CFP: Existential Philosophy for Times of Change and Crisis: Freedom, Responsibility and Equality

Submission deadline: May 15, 2021

Conference date(s):
August 26, 2021 - August 27, 2021

Go to the conference's page

Conference Venue:

ESC Clermont
Clermont-Ferrand, France

Topic areas


Following up on our 2020 conference on Existential Philosophy for Times of Change and Crisis, this second edition seeks to re-examine the applicability of existential philosophy, broadly understood, for dealing with the drastic changes to our lives brought about by the pandemic and ensuing social and economic difficulties.

As ‘pandemic fatigue’ has settled in, bringing about waves of social contestation and exacerbating the divisions within our societies, but also among them, questions about our responsibility toward others, the meaningfulness of our lives, and the types of sacrifices we are willing to make become increasingly pressing.

At the heart of these questions reside fundamental tensions between individual freedom and selfhood and notions of moral and social responsibility, between the personal and subjective dimensions of human experience and the collective, social realities of our lived condition, and between internal and external perspectives on what makes human life worthy and what constitutes a good life. Twentieth-century thinkers struggled intensely with these issues, and the aim of this conference is to bring together international scholars to discuss these existential, ethical, and meta-ethical challenges of our times, examining what philosophical resources can we draw upon to help us better think through our current situation.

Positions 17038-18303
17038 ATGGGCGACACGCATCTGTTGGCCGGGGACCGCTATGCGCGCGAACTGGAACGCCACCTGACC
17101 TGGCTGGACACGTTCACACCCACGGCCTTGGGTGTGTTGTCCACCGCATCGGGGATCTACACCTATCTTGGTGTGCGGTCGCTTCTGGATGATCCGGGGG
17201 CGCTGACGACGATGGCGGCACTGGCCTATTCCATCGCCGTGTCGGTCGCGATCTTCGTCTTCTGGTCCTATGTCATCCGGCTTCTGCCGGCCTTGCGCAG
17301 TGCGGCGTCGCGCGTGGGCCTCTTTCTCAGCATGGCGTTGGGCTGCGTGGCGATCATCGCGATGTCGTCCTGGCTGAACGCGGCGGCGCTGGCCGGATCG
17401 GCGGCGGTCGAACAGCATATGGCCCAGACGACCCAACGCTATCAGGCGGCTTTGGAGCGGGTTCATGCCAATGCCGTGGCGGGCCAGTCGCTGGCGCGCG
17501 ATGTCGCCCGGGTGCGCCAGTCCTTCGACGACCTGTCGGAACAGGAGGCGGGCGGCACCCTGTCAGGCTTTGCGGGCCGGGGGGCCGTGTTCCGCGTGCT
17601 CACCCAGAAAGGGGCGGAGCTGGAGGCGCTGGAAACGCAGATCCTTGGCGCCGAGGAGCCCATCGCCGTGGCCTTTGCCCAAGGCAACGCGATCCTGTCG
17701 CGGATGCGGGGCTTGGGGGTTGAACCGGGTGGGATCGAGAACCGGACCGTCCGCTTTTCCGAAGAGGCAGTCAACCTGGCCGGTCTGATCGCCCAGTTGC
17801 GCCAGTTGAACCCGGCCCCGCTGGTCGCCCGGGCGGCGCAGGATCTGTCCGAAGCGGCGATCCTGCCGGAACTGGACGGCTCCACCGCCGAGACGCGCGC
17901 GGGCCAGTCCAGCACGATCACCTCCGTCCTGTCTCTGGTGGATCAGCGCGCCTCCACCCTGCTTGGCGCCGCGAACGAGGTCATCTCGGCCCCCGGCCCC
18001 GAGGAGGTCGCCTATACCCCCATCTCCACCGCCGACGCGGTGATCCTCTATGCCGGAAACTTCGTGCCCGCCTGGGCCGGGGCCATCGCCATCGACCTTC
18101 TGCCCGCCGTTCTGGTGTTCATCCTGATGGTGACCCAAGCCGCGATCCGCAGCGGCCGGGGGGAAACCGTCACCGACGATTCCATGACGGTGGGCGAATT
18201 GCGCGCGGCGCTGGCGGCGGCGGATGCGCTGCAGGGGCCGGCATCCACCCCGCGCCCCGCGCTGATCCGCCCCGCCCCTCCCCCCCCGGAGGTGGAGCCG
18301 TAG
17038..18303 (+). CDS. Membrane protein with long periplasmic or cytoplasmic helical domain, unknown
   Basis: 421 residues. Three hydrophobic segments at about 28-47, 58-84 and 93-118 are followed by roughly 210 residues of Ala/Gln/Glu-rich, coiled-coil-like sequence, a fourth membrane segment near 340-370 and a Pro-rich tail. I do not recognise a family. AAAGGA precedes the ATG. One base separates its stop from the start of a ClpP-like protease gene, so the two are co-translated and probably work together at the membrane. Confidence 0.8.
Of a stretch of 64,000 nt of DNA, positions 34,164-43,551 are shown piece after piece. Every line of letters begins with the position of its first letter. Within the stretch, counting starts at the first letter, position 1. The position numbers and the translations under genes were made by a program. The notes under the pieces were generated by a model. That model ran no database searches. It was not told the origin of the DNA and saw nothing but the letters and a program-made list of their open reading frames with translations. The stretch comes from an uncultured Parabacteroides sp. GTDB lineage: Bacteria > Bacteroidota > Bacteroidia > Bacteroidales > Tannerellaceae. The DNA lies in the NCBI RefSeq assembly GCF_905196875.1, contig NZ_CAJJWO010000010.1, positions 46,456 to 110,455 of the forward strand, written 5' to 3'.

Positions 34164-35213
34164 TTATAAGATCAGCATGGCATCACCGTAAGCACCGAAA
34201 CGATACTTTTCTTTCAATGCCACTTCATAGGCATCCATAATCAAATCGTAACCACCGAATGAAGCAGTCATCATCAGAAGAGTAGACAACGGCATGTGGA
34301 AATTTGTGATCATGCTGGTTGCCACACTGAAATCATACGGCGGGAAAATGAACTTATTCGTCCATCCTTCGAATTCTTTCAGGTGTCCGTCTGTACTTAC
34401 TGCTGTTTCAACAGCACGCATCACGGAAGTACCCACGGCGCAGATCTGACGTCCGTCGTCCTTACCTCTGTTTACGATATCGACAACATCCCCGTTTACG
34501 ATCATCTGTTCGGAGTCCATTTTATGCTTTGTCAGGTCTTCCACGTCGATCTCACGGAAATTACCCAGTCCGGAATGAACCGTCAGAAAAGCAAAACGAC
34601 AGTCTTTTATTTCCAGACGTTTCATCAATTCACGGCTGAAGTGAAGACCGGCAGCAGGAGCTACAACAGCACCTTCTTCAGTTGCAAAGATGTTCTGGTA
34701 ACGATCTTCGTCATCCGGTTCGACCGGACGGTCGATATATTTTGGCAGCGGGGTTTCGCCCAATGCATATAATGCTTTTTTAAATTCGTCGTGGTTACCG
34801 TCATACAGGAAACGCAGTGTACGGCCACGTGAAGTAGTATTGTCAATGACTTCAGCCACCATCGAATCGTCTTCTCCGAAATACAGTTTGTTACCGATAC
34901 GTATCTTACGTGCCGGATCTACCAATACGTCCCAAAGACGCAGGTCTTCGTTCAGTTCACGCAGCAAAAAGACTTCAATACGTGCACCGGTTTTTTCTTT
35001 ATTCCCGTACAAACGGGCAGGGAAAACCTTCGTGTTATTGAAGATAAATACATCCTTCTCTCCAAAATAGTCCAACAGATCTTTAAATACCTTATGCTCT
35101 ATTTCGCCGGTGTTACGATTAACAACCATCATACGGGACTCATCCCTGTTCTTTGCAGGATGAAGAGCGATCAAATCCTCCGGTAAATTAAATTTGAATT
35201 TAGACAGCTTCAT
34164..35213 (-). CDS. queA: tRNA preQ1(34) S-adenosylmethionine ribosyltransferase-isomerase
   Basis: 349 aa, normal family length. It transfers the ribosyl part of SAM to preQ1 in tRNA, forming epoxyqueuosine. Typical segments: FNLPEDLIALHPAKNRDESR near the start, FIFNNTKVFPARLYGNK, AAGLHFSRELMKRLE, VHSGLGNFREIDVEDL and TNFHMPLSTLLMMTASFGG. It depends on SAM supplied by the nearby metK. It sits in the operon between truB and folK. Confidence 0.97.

Is it possible to lead a good life when others are oppressed? Do we have a moral obligation to resist oppression, and if so what counts as oppression? Should our understanding of human existence and our moral duties focus on internal change or outward social change? How can we articulate the link between these demands? What do they entail for our understanding of human equality? What is the ground for that equality, supposing it needs any ground? Or maybe it does not? To be more precise, does equality rely on some universal internal qualities of the human being or is it an upshot of our social forms of life?

We are especially looking for contributions engaging with current issues from the perspectives of influential thinkers in existential philosophy and phenomenology, such as Albert Camus, Simone de Beauvoir, Jean-Paul Sartre, Karl Jaspers, Hannah Arendt, Martin Heidegger and Ludwig Wittgenstein, and their nineteenth-century predecessors (Kierkegaard, Nietzsche…). 




This conference will be held entirely online using Microsoft Teams. 

To propose a talk:

Scholars interested in presenting should send a 300 word abstract by 15 May 2021 to [email protected] and [email protected]. Notification of acceptance by 20 June 2021. Conference programme to follow. Presentations should be 25 minutes, followed by 25 minutes discussion time. (NB: for those outside of Europe, please note your time zone also on your proposal; we will attempt to accommodate the schedule for those situated outside of the CET time zone.)

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